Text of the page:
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“I tell people to make a friend of their diabetes”

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Susan Ingham is treasurer of the Taunton local support group and recently received the Robert Lawrence Medal for living with Type 1 diabetes for 60 years. 

Susan Ingham
Age 65
Type 1 diabetes

I tell people, don’t fight your diabetes, because it will come back to bite you. If you have any concerns, there are people out there to help you.”

Susan's diabetes journey

  • Diagnosed aged four, one of three sisters with Type 1 diabetes.
  • Prescribed insulin, moving from two injections a day to four in 2005.
  • Found to have coeliac disease in the 1980s.
  • Background retinopathy.
  • Under-active thyroid.

Double diagnosis

I was born in January 1953, the second twin and third of four daughters. We lived in Market Drayton, Shropshire. It was during 1957 that my parents noticed that I was losing weight and was not really well. They noticed that my eldest sister was showing similar signs. Obviously they were very worried and looking for answers. In October, Mum took me to the doctors and asked that he test for diabetes.

The urine and ketone tests showed that I had it, so off I went to Shrewsbury Hospital. The following day mum took my eldest sister to the doctor and asked that she be tested too. When his nurse brought in a positive result he didn’t believe it, so he unpacked a new testing kit and did the tests himself. Same result. So my sister joined me in hospital. We were in hospital for six weeks, mainly so that I could put on weight as I'd lost so much.


Diet and childhood care

Our diet was strict; the protein and carbohydrates were weighed for all our meals. For our lunch and evening meal we had 2oz of meat or fish, or 1oz of cheese or 1 egg, 4oz of potatoes or 2oz of bread. We ate plenty of vegetables and one portion of fruit, and one pint of milk per day. Fried food was frowned on.

One memory I have of those early years was waiting in a packed corridor at the diabetes clinic at the old Shrewsbury Hospital, because the River Severn had come over its banks yet again and areas of the hospital were flooded.

In 1960 we moved to Scotland with Dad's work, living 35 miles west of Glasgow. We went twice a year to York Road Children's Hospital. It was here that I spent the Christmas and New Year of 1963/4 because my control had gone awol.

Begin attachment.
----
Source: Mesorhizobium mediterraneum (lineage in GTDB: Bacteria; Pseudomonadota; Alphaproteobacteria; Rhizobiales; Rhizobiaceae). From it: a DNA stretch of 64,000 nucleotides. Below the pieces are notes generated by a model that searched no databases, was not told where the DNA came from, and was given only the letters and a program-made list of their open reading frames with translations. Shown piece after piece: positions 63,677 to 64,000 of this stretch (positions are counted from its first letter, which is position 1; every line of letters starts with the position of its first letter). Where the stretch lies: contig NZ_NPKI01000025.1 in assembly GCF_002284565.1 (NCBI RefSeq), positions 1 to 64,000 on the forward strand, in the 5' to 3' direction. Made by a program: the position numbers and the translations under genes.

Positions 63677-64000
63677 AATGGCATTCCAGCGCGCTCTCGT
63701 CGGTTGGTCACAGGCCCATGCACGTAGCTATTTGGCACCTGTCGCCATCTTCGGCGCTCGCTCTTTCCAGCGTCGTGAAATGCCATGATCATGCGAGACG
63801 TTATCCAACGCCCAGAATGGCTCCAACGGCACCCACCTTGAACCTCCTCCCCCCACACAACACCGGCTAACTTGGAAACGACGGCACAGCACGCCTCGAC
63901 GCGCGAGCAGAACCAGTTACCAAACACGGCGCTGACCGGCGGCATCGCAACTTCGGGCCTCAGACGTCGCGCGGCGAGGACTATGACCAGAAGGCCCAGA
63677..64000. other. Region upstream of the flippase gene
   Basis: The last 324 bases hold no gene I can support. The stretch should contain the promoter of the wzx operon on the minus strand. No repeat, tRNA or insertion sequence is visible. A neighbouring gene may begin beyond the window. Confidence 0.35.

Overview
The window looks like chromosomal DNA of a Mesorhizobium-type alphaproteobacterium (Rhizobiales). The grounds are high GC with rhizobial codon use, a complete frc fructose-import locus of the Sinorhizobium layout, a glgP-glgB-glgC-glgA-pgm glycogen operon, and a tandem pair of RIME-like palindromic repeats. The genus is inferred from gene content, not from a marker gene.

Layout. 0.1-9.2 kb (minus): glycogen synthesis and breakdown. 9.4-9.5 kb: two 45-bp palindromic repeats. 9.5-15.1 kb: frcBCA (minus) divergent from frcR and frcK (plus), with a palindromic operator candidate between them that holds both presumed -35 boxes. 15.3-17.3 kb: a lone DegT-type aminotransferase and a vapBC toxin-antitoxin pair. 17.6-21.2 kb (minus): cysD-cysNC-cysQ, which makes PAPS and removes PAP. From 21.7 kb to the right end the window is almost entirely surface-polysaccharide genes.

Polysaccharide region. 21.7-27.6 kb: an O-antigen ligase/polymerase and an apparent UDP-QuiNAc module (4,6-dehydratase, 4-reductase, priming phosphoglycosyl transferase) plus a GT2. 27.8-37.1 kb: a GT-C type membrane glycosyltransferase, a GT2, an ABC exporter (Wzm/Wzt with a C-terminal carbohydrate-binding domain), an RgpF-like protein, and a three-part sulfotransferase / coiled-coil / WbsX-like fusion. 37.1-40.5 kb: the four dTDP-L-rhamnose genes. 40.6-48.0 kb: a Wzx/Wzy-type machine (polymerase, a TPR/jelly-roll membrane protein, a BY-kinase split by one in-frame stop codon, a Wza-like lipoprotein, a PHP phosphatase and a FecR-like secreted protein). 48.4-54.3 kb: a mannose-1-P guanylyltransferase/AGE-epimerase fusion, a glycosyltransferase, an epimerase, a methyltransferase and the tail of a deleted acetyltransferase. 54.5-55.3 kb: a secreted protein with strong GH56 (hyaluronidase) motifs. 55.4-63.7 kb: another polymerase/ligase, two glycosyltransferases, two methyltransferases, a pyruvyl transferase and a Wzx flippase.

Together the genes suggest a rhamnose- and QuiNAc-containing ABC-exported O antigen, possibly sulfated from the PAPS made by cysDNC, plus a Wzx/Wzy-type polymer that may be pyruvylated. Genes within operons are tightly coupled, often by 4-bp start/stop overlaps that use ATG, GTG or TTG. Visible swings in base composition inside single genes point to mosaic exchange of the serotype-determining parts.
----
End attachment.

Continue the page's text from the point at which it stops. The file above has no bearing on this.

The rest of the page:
Moving to the adult clinic

But when my eldest sister reached the age of 12, the doctor told my mum that she was being moved to the adult clinic at the Western Infirmary. Mum insisted that if one of us was moved then both of us were to be moved. All the doctor seemed to repeat was my sister was too old for the children's hospital.

Mum was adamant about us being at the same clinic on the same day. We came to Glasgow twice a year; it would mean mum would have to come four times, which was extra train fares and she would have to find someone to be at home with other family members. She won. The next appointment came through for both of us to attend the adult clinic at the Western Infirmary.


School and work

As youngsters we joined in all the sporting events at school, played in the school's hockey team, joined the Brownies and Guides. We had been taught that diabetes was part of our lives, and it lived with us. It did not live our lives.

“We joined in all the sporting events at school, played in the school's hockey team, joined the Brownies and Guides. We had been taught that diabetes was part of our lives, and it lived with us. It did not live our lives.”

In 1968 Dad's work was moved to Leeds, and in 1970 my youngest sister was diagnosed with Type 1 diabetes. To date, the only one of my sisters not to be diagnosed with Type 1 was my twin.

I left school in 1972 and went to Leeds Polytechnic to do a two-year course in Institutional Housekeeping and Catering. I went to work as an Assistant Domestic Bursar at the University of London. There I was in the big wide world on my own, responsible for everything including my diabetes. My diabetes life went on as before; it was well controlled.


Coeliac disease

In the early 1980s I started to have episodes where I was getting hypos and diarrhoea at the same time. I dropped from 10 stone to less than 7. Something had to give. I did. I ended up in Southmead Hospital, Bristol twice, once for four weeks and later for two. At last I got a diagnosis - coeliac disease. Gluten-free diet from now on. I haven’t looked back.


Better control

Over the last 30 years I have moved from educational catering and accommodation to the licensed trade in restaurants and Inns. This had an effect on the diabetes control. Sometimes I worked very late nights followed by breakfast shifts. But with adjustments, control is there.

In 2005, having had hypos at work, I saw the consultant at the hospital and she recommended I move from two injections to four a day. Since then things are better, especially after going on a DAFNE course.

Today 60 years on, my diabetes is well controlled. Yes, there are side effects from having it so long. I sometimes lose my hypo warning signs but with readjustment they come back. I have background retinopathy, I now have an under-active thyroid treated with a tablet. Otherwise, I consider myself healthy.


My diabetes and me

I do what I want, go where I want. Diabetes is part of me, it lives with me.

When I speak to local groups I tell them to make a friend of their diabetes, don't fight it, because it will come back to bite you. If you have any concerns, there are people out there to help you. You are responsible for your diabetes.

 

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